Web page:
I'm a worrier and I do see some of the bad in this (I worry about it being misused) but all said and done, I would probably do it. Maybe.

I hold my hands up, I'm a helicopter parent. I worry like hell about my kids ALL DAY AND ALL NIGHT so the ability for me to know where they were at all times, the reassurance that I could track them down... I can't help but get on board. I'd just need to get my head around how to make sure no-one else could track them down (like I said, I'm a worrier) and all those fringe cases of domestic abuse and needing to get away and for children to be untraceable by an ex-partner.

2 Reply ( 2 ) Share:
Opinion 4 years ago
expert answer
Richard Taylor expert
Richard Taylor Father of 4 boys & IT Consultant Bushmills, GB
Technology expert

Personally, I would love to have some sort of locator gps tag, and ideally some sort of unique identifier device that is linked to who I am (my passport) and my bank account, and be able to pay for things by swiping my hand across it. Take that a step further and have your phone built in too, with some sort of natural chemical battery powered by my body (I don't want to have to plug myself in!)

I suspect that it will become more and more acceptable as time goes on, from talking to other parents of children at secondary school like my son, they have bought their child an iPhone solely for the "locate my iPhone" functionality as it gives them peace of mind in the wake of the Madeleine McCann kidnapping that at least they have a hope of finding their child should anything happen.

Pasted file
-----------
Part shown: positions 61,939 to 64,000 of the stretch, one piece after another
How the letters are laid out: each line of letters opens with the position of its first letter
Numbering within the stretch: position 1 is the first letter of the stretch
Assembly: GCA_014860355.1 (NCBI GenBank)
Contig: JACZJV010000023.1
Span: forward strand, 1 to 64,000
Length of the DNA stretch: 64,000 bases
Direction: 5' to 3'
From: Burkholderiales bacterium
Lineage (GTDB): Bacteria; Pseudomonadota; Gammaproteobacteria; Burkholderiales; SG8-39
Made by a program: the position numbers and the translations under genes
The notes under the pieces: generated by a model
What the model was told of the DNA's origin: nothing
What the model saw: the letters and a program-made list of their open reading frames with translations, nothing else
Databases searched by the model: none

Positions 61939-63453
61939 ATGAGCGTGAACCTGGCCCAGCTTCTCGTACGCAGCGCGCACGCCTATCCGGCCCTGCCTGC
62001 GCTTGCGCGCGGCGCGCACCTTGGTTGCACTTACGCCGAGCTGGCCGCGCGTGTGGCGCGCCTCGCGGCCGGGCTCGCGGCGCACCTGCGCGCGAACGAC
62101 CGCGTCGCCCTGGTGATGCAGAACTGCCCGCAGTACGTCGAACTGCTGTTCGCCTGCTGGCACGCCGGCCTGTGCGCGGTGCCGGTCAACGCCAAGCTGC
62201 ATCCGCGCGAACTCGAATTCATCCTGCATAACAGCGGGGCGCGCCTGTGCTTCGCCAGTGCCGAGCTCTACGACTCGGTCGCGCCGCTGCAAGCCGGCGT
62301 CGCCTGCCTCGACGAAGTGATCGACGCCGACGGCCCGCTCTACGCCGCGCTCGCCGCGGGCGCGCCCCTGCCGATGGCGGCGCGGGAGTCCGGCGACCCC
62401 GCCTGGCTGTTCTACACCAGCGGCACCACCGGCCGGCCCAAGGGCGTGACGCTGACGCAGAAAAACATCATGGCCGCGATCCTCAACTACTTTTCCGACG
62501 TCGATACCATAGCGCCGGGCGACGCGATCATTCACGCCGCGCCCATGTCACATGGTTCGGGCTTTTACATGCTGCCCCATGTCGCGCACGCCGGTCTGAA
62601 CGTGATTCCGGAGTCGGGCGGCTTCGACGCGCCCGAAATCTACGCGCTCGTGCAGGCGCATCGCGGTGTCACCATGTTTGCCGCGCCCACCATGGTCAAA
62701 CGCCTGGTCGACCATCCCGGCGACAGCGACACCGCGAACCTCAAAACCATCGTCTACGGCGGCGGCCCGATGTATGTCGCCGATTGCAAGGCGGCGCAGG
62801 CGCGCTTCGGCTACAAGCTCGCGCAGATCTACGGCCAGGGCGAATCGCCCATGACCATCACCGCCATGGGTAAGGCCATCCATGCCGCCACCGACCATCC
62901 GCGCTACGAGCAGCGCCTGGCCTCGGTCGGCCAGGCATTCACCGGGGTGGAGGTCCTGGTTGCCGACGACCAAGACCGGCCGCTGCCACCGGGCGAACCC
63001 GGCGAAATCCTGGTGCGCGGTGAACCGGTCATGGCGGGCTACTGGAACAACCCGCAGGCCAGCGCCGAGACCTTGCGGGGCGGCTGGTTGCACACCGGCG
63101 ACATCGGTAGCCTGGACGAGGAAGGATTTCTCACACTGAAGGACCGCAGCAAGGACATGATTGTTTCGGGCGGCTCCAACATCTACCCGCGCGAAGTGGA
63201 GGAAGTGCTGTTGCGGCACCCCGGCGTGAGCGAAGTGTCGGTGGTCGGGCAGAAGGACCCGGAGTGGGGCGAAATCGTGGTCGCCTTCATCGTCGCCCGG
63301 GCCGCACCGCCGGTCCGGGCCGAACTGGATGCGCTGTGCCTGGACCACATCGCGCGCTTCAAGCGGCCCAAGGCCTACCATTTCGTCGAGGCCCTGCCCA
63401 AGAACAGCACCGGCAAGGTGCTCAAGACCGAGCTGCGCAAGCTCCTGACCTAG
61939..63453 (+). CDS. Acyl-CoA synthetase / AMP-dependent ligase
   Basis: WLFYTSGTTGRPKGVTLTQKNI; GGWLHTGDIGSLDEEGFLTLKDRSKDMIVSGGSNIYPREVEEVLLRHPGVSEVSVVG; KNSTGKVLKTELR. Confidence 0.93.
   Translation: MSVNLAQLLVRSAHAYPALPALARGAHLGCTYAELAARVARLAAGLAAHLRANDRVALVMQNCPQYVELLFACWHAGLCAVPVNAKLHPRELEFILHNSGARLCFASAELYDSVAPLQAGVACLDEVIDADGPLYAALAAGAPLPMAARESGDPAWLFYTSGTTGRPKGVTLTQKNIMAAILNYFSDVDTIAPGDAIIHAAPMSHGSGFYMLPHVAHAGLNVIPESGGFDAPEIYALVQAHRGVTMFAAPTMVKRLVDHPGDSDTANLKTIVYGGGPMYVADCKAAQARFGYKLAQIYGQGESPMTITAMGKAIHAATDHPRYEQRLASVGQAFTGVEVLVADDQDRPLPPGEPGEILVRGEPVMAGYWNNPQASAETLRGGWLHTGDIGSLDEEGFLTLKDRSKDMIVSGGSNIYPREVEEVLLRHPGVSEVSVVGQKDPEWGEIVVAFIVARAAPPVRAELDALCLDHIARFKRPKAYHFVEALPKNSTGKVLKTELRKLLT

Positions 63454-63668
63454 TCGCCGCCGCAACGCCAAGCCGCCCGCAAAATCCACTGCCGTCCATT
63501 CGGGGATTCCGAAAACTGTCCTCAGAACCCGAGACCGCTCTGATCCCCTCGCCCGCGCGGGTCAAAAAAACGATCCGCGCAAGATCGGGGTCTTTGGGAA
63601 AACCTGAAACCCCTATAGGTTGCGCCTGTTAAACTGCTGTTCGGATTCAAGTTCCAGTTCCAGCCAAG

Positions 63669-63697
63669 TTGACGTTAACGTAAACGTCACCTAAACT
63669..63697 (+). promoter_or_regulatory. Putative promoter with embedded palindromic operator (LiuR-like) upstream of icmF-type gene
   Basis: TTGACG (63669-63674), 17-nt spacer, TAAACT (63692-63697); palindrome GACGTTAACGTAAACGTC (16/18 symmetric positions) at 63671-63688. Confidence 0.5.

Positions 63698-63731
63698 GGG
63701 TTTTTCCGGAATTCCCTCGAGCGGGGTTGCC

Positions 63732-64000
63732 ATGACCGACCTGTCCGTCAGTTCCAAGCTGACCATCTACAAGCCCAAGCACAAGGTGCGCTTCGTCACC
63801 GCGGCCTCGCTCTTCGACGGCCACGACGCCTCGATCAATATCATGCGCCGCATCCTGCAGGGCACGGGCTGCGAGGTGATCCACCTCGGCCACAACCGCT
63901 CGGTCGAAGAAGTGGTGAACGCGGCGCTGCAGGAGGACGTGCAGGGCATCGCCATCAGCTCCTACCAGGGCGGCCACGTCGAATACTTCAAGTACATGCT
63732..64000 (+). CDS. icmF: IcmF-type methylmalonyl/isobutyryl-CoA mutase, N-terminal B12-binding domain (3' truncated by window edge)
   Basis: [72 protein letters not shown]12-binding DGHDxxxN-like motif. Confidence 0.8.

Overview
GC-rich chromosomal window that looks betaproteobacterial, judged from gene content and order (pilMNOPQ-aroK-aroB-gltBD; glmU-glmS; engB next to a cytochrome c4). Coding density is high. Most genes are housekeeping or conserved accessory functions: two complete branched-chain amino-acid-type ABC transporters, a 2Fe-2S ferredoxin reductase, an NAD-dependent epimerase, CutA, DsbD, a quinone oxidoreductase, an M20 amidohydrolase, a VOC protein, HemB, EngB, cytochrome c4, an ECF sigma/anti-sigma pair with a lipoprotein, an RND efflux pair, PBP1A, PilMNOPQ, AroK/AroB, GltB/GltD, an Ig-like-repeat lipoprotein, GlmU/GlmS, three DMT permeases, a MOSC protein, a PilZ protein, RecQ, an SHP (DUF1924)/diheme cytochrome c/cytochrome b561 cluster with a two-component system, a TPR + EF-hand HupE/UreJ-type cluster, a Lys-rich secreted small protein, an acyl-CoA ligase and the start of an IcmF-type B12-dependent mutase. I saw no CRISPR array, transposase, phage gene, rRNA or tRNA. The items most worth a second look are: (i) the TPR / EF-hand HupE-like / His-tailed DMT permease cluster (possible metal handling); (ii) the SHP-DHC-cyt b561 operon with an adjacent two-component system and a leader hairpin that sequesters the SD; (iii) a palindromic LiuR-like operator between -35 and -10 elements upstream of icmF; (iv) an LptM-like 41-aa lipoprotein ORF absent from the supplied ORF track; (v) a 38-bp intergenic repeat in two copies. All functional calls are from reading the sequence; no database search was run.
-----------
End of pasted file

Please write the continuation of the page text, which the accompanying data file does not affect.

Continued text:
The devices will just get smaller and smaller, soon it will be find my iPod and then find my iWatch, and if rumours are to believed, find my IGlasses.

I don't see any issue with this at all, as long as you, the person being located gets to control who sees where you are, and not governments and large organisations for marketing purposes.

2 Reply Share:
Opinion 4 years ago
expert answer
Fiona Harvey expert
Fiona Harvey Education Development Manager Southampton, GB
Education expert

My immediate reaction is that its not OK and raises a huge range of ethical concerns. I have two children and would never have considered inserting a device to track them. Microchipping has been common practice for animals, its not something we should ever consider for human beings. What happens if you microchip a child, and the the data falls into the wrong hands? What happens when we think that we know where our child is and we let down our guard because we rely on the tech to track - these things fail. Other issues are privacy, responsiblity (why would be permanently want to track our children - what does that say about how we have brought them up in the first place? This is a nice article talking about the Ethics of microchipping

2 Reply Share:
Fact 4 years ago
Terry Doherty
Terry Doherty

Can anyone tell me how a microchip relieves worrying? Just because you know where they are doesn't mean that you don't worry that someone doesn't call them a name on the playground, or a friend hurt their feelings at school, or they eat too much cake at a party.